What does the mask on your face tell you?

Earlier this week, photographer Jenny Walton wore a red Prada mask. Since late March, Walton in New York City has been conducting extensive home inspections-usually using simple mats donated by Masks4Medicine. But Prada’s is a bit different. In the instructions printed in a straight line, she used a cotton swab to leave a hole to insert the filter. She also left a small mark on the logo and placed it under her chin.


The results are amazing and elegant, but Walton insists that motivation is health and safety, not fashion. She said that the important thing is to get people’s attention, show them to people who are pursuing good careers and encourage them to stay witty.

During the communication process, wearing the brand logo on your face may mislead some people. (I have seen people who own the famous brands Gucci, Balenciaga, and Chanel.) This can be a fascinating and inappropriate thing, especially when many people, including health professionals, lack personal protective equipment. But CDC forced Americans to wear public gloves with adults face mask to prevent the spread of coronavirus, it is necessary to become an aesthetic self-expression

From a public health perspective, no matter what your face looks like, it doesn’t matter where you got it or how you did it. It is important to wear practical clothes. In other words, this is the face we are talking about-our first form of self-expression. This is what we use to distinguish each other, and what computers use to identify us. It must be overwritten now. You naturally want to find a job. Trying something maybe, but many people wearing a mask on their beautiful face may be a small (and safe) way and can alleviate the terrible situation-your personal feeling, and not just a carrier of viral diseases.

Others are looking for ways to come. Keep your feelings while protecting those around you. Shirley Raines, founder of the charity Beauty2theStreetz, which provides food, baths, hair and color, makeup, and homelessness for the slides in Los Angeles Walk home


On average every day, you will see light rain coming from a mile. Her hair and makeup are always colored and shiny. Her veil is endless. She has a diamond inlaid on her upper and lower lips and several noses. She said that the mask covered “everything that made me feel like Shirley.” But she knew that she had to wear a piece of clothing when distributing food and supplies to the homeless, and now she is in her car this way.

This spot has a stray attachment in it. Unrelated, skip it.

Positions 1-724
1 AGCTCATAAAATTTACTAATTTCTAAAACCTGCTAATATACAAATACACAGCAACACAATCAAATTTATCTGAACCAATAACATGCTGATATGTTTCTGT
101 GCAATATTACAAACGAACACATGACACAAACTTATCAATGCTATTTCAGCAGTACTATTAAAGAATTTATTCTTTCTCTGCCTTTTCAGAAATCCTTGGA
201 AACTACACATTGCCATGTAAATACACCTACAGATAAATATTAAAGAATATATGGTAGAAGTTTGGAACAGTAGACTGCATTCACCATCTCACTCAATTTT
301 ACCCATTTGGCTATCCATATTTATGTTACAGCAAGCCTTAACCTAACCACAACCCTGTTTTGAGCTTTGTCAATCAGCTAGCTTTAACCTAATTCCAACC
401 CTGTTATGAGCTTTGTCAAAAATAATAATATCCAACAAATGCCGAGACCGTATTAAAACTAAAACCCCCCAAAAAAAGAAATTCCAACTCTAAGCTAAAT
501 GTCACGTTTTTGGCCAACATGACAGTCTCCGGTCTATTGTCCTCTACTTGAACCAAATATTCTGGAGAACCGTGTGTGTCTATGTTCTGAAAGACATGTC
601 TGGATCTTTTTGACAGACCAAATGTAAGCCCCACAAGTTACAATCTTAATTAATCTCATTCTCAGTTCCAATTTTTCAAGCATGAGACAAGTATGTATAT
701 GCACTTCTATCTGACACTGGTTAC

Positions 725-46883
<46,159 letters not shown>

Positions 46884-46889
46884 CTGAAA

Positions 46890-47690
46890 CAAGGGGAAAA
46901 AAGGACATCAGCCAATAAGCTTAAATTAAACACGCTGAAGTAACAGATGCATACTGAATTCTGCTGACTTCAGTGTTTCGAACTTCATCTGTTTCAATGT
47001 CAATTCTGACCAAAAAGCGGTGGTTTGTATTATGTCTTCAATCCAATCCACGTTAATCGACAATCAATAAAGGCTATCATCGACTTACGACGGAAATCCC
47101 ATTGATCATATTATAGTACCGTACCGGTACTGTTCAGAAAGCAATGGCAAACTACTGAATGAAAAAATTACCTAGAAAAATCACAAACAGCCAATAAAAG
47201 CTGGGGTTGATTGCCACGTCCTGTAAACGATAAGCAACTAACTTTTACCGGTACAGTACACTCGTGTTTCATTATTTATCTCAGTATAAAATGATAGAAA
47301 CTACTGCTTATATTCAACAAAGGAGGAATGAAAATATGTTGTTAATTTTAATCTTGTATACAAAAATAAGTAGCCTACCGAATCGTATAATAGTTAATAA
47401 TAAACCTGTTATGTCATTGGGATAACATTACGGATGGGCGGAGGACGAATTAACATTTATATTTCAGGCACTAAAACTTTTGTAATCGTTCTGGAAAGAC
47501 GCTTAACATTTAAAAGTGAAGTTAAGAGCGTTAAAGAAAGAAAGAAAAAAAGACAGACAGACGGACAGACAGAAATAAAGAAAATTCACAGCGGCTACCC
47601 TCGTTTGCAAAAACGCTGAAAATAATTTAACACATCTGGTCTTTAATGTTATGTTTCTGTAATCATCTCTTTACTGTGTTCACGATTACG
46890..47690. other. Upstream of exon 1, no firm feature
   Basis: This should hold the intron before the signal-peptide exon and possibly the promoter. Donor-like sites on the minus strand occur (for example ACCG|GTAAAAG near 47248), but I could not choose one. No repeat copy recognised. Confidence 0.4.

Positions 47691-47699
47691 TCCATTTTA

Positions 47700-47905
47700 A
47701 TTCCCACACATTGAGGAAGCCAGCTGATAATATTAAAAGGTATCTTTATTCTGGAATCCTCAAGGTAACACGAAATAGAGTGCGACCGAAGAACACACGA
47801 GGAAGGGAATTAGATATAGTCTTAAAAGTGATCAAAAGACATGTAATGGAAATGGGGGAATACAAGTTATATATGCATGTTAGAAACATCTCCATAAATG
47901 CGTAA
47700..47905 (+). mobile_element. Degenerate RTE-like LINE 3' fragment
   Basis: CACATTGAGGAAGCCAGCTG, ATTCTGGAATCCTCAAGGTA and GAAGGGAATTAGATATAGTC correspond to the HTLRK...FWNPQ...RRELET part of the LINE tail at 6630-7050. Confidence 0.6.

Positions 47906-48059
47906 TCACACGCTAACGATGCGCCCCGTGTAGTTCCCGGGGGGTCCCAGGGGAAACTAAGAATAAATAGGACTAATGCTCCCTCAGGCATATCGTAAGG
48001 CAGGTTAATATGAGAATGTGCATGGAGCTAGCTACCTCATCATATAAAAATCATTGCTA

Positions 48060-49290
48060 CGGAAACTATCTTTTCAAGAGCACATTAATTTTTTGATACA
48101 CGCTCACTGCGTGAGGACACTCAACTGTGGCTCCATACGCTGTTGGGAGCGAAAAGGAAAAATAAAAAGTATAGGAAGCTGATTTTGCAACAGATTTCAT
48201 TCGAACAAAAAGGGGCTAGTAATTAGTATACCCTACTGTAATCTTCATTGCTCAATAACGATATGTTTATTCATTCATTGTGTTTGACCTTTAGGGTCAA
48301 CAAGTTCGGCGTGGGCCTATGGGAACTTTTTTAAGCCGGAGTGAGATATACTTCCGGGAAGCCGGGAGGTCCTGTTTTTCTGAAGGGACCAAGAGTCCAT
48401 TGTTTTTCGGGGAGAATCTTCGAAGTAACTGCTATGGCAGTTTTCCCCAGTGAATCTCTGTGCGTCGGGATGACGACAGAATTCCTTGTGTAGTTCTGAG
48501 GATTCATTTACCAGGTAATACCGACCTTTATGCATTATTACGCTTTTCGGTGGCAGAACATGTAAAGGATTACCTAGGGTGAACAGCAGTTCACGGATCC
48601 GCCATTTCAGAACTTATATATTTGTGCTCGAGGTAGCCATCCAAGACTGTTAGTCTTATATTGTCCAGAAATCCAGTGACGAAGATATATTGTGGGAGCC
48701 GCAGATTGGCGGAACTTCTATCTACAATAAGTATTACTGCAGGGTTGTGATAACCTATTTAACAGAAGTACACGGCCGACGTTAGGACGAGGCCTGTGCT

“God, she is so beautiful.” Rains said, still clinging to her bloody face, wearing a second mask for greater protection. “I’m still here to help our community and sensitive people, but what style and taste should I bring? Self-expression has always helped me in the dark. No matter what happens, it’s all about me and it will never change.”

For many artists with the theme of New York, the masks they make are beautiful to themselves and ultimately to their friends and others. This is a natural move. They just want to leave home, and what they do becomes an extension of their personal identity.

Take designer Ellen Van as an example. She is famous for her printed, colorful, and hand-painted designs. She wears a mask on the fabric she lies on: mixed Flowers. She said that a mask with a little eye shadow can relieve emotions. “I went to buy pizza the other day and the man on the table laughed. If you have to wear some scary clothes, it might also make it more beautiful.”

Masks are Really Not a Fashion Statement

Another designer based in New York, Dallas-based Hanley (Hanley) wears a mask with tape, bows, and tape on it. She said: “In my opinion, I can do something productive,” she recently lost her part-time job. For me, this is an opportunity to enjoy different situations. She started selling them on Instagram, valued at $23.

Nevertheless, there are still many modern people who are more interested in performance than current models. “For me, masks are really not a fashion statement; it is a must,” said Susie Bubble, also known as Susie Bubble, a clothing writer. She said: “I appreciate all the efforts made by a creator and designer for all DIY masks, but if I tell the truth, I am confident in the operation.”

They are still new to the US, but not new, but in many Asian countries, masks are regarded as a public duty and daily necessity. People wear it for health reasons, but also protect it from dust and sun. When I visited Hong Kong and Vietnam during my holiday in December, I was confident to wear it first. However, when I entered to make me feel as if I was gone.

Fast forward to February, when I flew from Milan to an Italian city, I was wearing the same mask. Since then, in Europe and the United States, faces are often symbols of fear, and you can see them in the eyes of people behind them.

In March, when it became clear that the coronavirus would pose a global threat, French fashion designer Marine Serre happened to send a lunar eclipse down at the end of the fall of 2020 after the end of the world. Mask-a a type of surgical operation in which the character will be handed over a symbol of fear and caution. Fashion has always been to reveal the reality of the future and the reality that people cannot imagine, but at that moment, the two merge into a turbulent form: no one thinks that Judgment Day will come soon.

Now, facing the appearance of fashionable equipment is not only an inevitable future but also a memory from more time. Remember the Billie Eilish in January from Gucci to Grammys?

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